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‘Caught Stealing’ full of believable characters

  Bear with me on this.
  I’m going to write a fast review on “Caught Stealing” because I feel as if I owe author, Charlie Huston, a few good words about his first novel in the “Hank Thompson” trilogy. I’m in the middle of writing some other things, but I know if I don’t write this review right now, it won’t get done. Also, Charlie Huston isn’t a famous writer as of yet, but he’s definitely getting there with his “Hank Thompson” series and his “Joe Pitt” vampire novels. Give this man a few more years. He’s going to soon be famous and the Hollywood movie people will be knocking on his door for the film rights to his books.
  “Caught Stealing” is the first novel dealing with Hank Thompson, who is not a vampire living in New York City, but rather a bartender who once had a shot at the big leagues of baseball before injuring his leg. Now, Thompson has probably the worst luck of any fictional character I’ve ever read and maybe, just maybe, he reminds me a little bit of myself. Anyway, Hank Thompson is gliding along, keeping his head above water, surviving on a day-to-day basis with sore feet and a steady hangover when his next-door neighbor (Russ) knocks on the door one day and gives him a large travel box for animals with Bud the cat in it, asking Hank to take care of his pet while he’s out of town.
  No problem.
  If anything, Hank is a relatively nice guy and more than willing to help a friend in need. Naturally, things change for the worse a few days later when a number of unusual people start banging on Russ’ door in a futile attempt to get hold of him. It isn’t long, however, before they eventually start banging on Hank (and I mean this literally) in an effort to discover where Russ has taken off to. Evidently a large amount of money is missing and it looks like Russ is the one who took it.
  The guys looking for him (a crooked police officer, some Russian hoods, a redheaded psycho, and two very dangerous brothers who know how to hurt people) will do whatever it takes to track Russ down, and Hank is all they have at the moment. Of course, Russ didn’t run off with the money, and we’re talking millions. He simply hid it in a storage unit somewhere in New York City and stuck the key in Bud’s box. Before the story is over, however, Hank will be beaten up, his ex-girlfriend will be tortured and killed, and a number of his friends from the bar will be murdered. Still, it takes a lot more to happen before Hank finally decides to start fighting back. As he says when discovering the body of his dead girlfriend, “In a movie or a novel the guy would get mad and go on a killing rampage to get revenge, but all I wanted to do was to curl up under the table and go to sleep.” When Hank does get mad enough, he quickly discovers that it’s easier to kill somebody than he thought, and he’s going to take out as many of the bad guys as possible before they do the tango on him.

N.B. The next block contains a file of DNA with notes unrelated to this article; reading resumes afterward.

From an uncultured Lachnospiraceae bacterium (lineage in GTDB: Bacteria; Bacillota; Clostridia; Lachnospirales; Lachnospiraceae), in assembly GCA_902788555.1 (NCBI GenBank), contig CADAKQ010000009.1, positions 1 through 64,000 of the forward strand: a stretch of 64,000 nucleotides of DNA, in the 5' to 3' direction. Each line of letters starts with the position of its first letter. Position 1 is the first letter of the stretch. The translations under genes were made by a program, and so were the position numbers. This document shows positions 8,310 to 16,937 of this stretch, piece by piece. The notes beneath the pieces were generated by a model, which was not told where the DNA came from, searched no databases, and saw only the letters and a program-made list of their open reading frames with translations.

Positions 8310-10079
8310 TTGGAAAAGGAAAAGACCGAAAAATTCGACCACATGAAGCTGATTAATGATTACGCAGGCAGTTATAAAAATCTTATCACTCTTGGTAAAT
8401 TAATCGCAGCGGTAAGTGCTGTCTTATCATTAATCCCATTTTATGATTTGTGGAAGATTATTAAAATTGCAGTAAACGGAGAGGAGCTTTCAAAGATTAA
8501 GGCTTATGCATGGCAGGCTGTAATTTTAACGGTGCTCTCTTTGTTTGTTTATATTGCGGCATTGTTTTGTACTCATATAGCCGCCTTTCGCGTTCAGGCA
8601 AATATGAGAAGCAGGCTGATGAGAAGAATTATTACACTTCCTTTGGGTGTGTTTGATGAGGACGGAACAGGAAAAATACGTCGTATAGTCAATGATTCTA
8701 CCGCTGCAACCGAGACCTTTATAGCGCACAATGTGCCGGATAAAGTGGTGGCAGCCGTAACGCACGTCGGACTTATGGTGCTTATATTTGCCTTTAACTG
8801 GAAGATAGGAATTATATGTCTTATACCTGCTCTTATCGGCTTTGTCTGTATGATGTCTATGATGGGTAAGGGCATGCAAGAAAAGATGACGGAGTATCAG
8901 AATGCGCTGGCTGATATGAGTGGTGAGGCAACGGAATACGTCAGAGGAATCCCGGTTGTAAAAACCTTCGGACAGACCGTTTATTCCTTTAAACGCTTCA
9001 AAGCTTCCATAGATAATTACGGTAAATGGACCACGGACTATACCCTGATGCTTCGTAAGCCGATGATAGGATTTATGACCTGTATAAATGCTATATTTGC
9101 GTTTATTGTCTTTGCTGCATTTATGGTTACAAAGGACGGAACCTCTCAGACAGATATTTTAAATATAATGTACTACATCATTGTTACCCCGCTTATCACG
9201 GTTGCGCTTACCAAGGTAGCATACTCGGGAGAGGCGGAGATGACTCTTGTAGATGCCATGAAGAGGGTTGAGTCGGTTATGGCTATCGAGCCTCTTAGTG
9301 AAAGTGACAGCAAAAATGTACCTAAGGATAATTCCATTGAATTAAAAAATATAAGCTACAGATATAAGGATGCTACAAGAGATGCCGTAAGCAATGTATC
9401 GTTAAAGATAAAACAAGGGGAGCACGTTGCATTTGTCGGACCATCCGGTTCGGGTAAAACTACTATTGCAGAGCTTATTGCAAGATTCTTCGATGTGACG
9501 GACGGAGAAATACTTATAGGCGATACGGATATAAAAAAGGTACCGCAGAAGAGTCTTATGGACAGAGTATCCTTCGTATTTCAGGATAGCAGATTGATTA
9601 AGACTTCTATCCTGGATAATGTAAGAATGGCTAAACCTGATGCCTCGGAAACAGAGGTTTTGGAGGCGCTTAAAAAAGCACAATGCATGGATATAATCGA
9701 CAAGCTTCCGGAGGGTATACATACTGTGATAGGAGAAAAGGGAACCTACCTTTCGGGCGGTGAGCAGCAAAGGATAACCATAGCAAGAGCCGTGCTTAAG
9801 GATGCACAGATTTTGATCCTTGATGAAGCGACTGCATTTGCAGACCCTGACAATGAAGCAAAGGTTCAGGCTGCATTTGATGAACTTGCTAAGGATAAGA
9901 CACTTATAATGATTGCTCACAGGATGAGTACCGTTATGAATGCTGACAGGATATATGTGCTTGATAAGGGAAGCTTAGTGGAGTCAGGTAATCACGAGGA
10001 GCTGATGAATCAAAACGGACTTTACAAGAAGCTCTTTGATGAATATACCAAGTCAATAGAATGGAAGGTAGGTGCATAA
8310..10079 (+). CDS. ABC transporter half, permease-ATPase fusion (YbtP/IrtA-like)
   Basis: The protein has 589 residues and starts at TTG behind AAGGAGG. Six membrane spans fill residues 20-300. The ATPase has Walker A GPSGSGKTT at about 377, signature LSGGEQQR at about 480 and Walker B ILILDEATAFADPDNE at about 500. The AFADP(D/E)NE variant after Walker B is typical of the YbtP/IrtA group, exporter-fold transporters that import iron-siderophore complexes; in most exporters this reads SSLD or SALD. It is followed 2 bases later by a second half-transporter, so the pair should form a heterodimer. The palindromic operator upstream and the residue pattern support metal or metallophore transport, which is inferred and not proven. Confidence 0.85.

Huston has a strange and unique style of writing (no quotation marks for the dialogue), but you get use to it rather quickly by getting caught up in the story and the somewhat unlikable character of Hank Thompson. I say unlikable because he’s clearly a victim of bad luck and has to react to everything that happens to him. Most literary heroes tend to take the initiative and act out of self-preservation by taking control of the situation that grips them like a fat lady holding a chicken wing. Hank doesn’t do this until almost the end; but, boy, when he does, the bullets start flying.
  I think because of this, his character is much more believable and that the average reader can certainly identify with him. I know that I did. Also, the author displays his extraordinary talent in character development by creating a long list of memorable figures such as the two brothers, Ed and Paris, who dress up like cowboys and never hesitate when beating someone to death, or Roman the cop, who reminded me of Denzel Washington in “Training Day.” The characters of “Caught Stealing” are utterly realistic in their behavior and idiosyncrasies, the dialogue is smart and sharp and right on the mark, and the description of New York City will have you believing that you’re actually there.
  Huston is certainly an author to keep an eye on. I can’t wait to start on the second book in the “Hank Thompson” series, “Six Bad Things,” so that I can find out what’s happened to our reluctant hero and how he’s holding up.
  Needless to say, this is a novel that I highly recommend!             

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